What a difference a year makes in the ongoing saga of how much the Patient Protection and Affordable Care Act of 2010 is positively affecting the growth of monthly healthcare premiums. In 2015, 42 Ohio counties will either see zero growth or falling monthly healthcare exchange premiums compared to 2014, the first year of the rollout of the ACA in states in the federal exchange marketplace.
Kaiser Health News reported Monday that insurance competition has intensified in the second year of the health marketplaces, with new carriers offering the cheapest plan in many counties. KHN provided a chart showing the price changes for the least expensive “silver” plan in 2,512 counties where the federal government is running the marketplaces. The chart also shows the change in number of carriers and which carrier is offering the least expensive silver plan for next year. Premiums shown are for a 40-year old, but KHN says percentage changes are the same for customers of any age.
KHN researched U.S. Health and Human Services data released Nov. 14 covering 34 states and cautions that in some cases premium prices vary within county borders, so prices for some consumers may differ from the prices shown in the chart.
A review by the OhioNewsBureau of Ohio’s 88 counties finds 42 of them with either zero premium growth  or falling premiums . Fayette County in southwest Ohio will see its ACA premiums drop 23 percent from $317 to $244. The second and third largest drops are in Ross [-13%] and Ashtabula [-12%], respectively. Cuyahoga County, Ohio’s most populace county, will see a 2-percent monthly drop from $246 to $242 per month.
The biggest gaining counties at 17-percent rises are Athens, Meigs and Washington, all located in Appalachia in southeastern Ohio, where competition among healthcare insurers isn’t as robust as in other counties. For Ohio’s biggest counties, Franklin will only see a 2-percent rise, Hamilton will see a 7-percent rise, Montgomery will see a rise of 8-percent and Lucas county 3-percent. Averaging all 88 counties finds a modest increase of just 2 percent statewide, a far cry from the yearly double-digit increases private insurers routinely foisted on Americans before the ACA, or Obamacare as it’s commonly known, prohibited insurance companies from messing with people’s lives in order to maximize company profits.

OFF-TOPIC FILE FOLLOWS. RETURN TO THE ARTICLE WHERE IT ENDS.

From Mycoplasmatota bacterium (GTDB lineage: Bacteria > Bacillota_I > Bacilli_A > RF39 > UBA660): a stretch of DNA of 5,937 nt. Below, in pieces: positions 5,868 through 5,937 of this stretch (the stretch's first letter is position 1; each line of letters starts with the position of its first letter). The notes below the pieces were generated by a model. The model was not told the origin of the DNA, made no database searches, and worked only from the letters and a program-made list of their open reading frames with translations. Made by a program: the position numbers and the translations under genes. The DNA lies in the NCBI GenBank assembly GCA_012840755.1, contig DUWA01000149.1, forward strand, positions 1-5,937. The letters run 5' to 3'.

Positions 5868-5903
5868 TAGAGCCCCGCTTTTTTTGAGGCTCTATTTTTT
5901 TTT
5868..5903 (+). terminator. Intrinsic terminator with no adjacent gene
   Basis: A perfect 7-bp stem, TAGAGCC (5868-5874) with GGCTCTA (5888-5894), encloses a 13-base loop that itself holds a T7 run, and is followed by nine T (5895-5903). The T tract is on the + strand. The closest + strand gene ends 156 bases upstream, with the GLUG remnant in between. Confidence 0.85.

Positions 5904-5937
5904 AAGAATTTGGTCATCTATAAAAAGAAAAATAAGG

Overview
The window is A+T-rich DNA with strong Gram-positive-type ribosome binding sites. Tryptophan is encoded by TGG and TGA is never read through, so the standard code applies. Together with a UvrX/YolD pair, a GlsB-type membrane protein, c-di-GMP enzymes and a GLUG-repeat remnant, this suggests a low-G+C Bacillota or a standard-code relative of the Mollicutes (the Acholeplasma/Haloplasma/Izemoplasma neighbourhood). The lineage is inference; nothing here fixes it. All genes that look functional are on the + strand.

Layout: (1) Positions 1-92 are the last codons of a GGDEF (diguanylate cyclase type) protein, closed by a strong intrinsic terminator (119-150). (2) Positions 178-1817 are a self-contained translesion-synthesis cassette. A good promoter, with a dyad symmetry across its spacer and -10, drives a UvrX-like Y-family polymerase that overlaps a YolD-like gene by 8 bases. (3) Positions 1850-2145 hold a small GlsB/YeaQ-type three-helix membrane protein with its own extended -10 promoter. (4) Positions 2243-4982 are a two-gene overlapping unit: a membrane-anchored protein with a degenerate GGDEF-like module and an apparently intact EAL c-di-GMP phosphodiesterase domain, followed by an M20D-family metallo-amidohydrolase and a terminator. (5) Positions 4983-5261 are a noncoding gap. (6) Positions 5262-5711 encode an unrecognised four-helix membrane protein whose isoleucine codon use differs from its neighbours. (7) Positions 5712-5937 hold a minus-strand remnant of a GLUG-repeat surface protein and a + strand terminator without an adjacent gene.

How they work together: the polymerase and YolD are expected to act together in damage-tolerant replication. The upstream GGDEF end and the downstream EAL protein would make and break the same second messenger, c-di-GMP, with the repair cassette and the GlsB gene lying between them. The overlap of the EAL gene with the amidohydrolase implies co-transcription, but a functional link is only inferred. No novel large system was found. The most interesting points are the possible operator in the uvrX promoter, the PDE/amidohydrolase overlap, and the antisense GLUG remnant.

According to KHN, the number of insurers offering silver plans, the most popular type of plan in 2014, is increasing in two-thirds of counties. In counties that are adding at least one insurer next year, KHN reports that premiums for the least expensive silver plan are rising 1 percent on average. And where the number of insurers is not changing, premiums are growing 7 percent on average.
Joe Antos, an economist at the American Enterprise Institute in Washington, told KHN that carriers that avoided the rough first year were able to study what their competitors were offering before jumping in. “This was a bet that paid off,” he said.
Ohio Gov. John Kasich and Lt. Gov. Mary Taylor have focused on the rise of insurance premiums while offering little if any recognition that federal subsidies for people who qualify for them can dramatically reduce what payers actual pay versus the manufactuerer’s suggest retail price. Kasich and Taylor declined to set up Ohio’s healthcare exchange, saying it was too expensive. Both have declared the ACa is flawed and should be repealed and replaced, but with what, neither one offer a plan despite their years in elected public office, including Taylor’s dual role as Director of Ohio’s Department of Insurance.
If John Kasich thinks he’s presidential timbre, he might want to give some thought to what KasichCare would look like, having spent 18 years in Congress, including the ones immediately following the Republican manifesto called “The Contract With America,” which he advocated for, which included not one word about healthcare.